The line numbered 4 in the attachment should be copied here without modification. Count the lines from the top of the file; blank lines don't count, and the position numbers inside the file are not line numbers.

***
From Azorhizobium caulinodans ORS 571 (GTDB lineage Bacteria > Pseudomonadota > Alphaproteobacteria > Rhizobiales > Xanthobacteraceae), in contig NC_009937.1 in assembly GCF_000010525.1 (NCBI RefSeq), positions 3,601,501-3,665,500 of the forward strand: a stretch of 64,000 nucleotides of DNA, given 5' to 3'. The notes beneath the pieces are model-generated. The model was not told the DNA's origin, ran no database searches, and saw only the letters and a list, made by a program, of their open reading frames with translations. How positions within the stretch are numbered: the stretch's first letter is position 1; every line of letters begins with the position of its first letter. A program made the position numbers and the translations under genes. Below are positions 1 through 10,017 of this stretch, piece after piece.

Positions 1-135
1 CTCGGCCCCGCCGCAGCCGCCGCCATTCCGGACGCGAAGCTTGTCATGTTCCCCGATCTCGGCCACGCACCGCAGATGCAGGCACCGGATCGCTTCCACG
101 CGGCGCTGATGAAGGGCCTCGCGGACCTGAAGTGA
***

101 CGGCGCTGATGAAGGGCCTCGCGGACCTGAAGTGA